by Craig Rusbult, Ph.D.
Here is a description from a juggling course I taught, for a decade, for the University of Washington Experimental College in Seattle:
Juggling is exciting, relaxing, and fun. It's easy, too! If you want to learn, I can help. We'll start from the beginning and you'll develop skill in small, easy-to-do steps. You'll move from basic patterns to simple yet impressive solo variations, passing between partners, and advanced tricks with 2, 3, 4 or more objects. I'll show you principles for inventing your own new patterns, and for moving with fluency and style. We'll juggle with balls and clubs, humor and enthusiasm.
If this sounds
like fun, you can learn how to juggle by using my 12-page juggling booklet for Do-it-Yourself
Juggling that begins:
Most people like to watch juggling. There is a natural fascination with seeing the balls carve their fluid, moving sculptures through the air, as the juggler makes sense of a situation that, on the surface, looks very confusing. Balls are flying up and down, all around, but somehow they remain in the air and under control.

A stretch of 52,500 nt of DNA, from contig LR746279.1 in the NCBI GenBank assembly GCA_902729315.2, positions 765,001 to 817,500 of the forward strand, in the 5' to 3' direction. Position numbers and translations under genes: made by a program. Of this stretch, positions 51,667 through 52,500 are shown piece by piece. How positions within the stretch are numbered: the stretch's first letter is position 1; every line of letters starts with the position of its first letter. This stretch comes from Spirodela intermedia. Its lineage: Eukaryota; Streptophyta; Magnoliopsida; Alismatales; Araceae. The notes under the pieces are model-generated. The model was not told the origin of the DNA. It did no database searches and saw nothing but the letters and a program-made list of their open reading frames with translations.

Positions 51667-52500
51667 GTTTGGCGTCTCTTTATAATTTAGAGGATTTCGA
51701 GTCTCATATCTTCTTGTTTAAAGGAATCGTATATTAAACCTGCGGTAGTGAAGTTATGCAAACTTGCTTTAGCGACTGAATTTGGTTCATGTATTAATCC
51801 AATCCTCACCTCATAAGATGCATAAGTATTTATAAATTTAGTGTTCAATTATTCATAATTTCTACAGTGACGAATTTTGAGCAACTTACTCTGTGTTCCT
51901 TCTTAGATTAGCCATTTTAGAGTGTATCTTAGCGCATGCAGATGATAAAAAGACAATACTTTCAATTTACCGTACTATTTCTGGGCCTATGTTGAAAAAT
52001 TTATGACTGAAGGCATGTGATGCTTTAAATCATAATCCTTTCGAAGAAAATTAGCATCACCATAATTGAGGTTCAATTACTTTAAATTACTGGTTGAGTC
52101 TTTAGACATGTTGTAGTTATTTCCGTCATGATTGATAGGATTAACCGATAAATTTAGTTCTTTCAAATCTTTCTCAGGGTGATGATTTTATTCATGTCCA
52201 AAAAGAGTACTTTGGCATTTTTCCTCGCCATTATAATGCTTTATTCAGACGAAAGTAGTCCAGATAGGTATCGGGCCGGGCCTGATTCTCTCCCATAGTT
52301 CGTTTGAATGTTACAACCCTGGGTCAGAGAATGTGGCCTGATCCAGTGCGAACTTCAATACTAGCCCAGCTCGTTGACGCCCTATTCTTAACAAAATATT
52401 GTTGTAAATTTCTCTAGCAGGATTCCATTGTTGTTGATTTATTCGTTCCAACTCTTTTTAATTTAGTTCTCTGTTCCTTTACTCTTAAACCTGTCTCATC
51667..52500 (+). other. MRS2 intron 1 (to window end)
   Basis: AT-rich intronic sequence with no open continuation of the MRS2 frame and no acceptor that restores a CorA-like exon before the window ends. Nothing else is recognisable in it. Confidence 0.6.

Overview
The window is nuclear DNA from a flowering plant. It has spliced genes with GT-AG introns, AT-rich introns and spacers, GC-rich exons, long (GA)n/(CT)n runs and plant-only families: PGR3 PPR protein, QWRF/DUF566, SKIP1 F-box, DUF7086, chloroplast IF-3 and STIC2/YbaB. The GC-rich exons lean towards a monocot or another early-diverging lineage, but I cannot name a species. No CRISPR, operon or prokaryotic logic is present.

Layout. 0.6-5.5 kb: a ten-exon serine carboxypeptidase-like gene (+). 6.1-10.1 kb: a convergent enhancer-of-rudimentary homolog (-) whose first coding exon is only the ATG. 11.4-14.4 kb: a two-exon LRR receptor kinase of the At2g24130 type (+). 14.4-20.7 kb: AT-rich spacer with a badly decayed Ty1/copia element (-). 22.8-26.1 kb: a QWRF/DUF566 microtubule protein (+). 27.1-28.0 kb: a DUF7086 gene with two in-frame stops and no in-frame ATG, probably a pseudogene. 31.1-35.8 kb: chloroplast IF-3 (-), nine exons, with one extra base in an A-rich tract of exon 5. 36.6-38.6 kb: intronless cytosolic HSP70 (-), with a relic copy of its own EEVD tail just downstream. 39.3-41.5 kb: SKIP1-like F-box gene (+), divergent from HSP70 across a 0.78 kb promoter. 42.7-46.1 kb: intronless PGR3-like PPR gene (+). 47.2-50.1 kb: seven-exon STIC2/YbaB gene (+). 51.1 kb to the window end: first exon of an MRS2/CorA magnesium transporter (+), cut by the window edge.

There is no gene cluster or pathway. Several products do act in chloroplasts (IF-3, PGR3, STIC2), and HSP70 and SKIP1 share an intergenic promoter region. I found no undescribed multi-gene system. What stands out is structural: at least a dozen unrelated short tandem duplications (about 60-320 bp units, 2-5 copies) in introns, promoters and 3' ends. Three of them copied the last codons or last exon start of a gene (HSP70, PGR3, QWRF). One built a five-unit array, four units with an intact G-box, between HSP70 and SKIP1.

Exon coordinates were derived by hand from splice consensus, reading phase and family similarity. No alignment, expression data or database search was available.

Do you wonder how the juggler keeps it all going? Well, it's easier than it looks,* and doesn't require any special super-coordination. Yes, it really is possible. If you want to juggle, you can do it! And this book can help you learn. How? Consider this example:
Imagine that we're standing at the bottom of a long stairway, and I ask you to jump all the way up to the top. Unless you're bionic or kryptonic, you'll protest "I can't do it!" But if I ask you to climb to the top one step at a time, you'll easily make it because what you're trying to do is something you're capable of doing.
Similarly, the complex actions of juggling can be learned in simple, easy-to-do steps. Each step you take will help prepare you for the next one, and soon you'll be doing amazing and wonderful things. This method works remarkably well for learning everything from basic fundamentals to the most advanced tricks.
note: This booklet was the introduction for a comprehensive book about juggling, alone and together, but... unfortunately, after investing lots of time writing it, the manuscript has been misplaced. :<(
OPTIONS FOR EXPLORING:
If you like this page, you may also like these pages:
This page, by Craig Rusbult, Ph.D.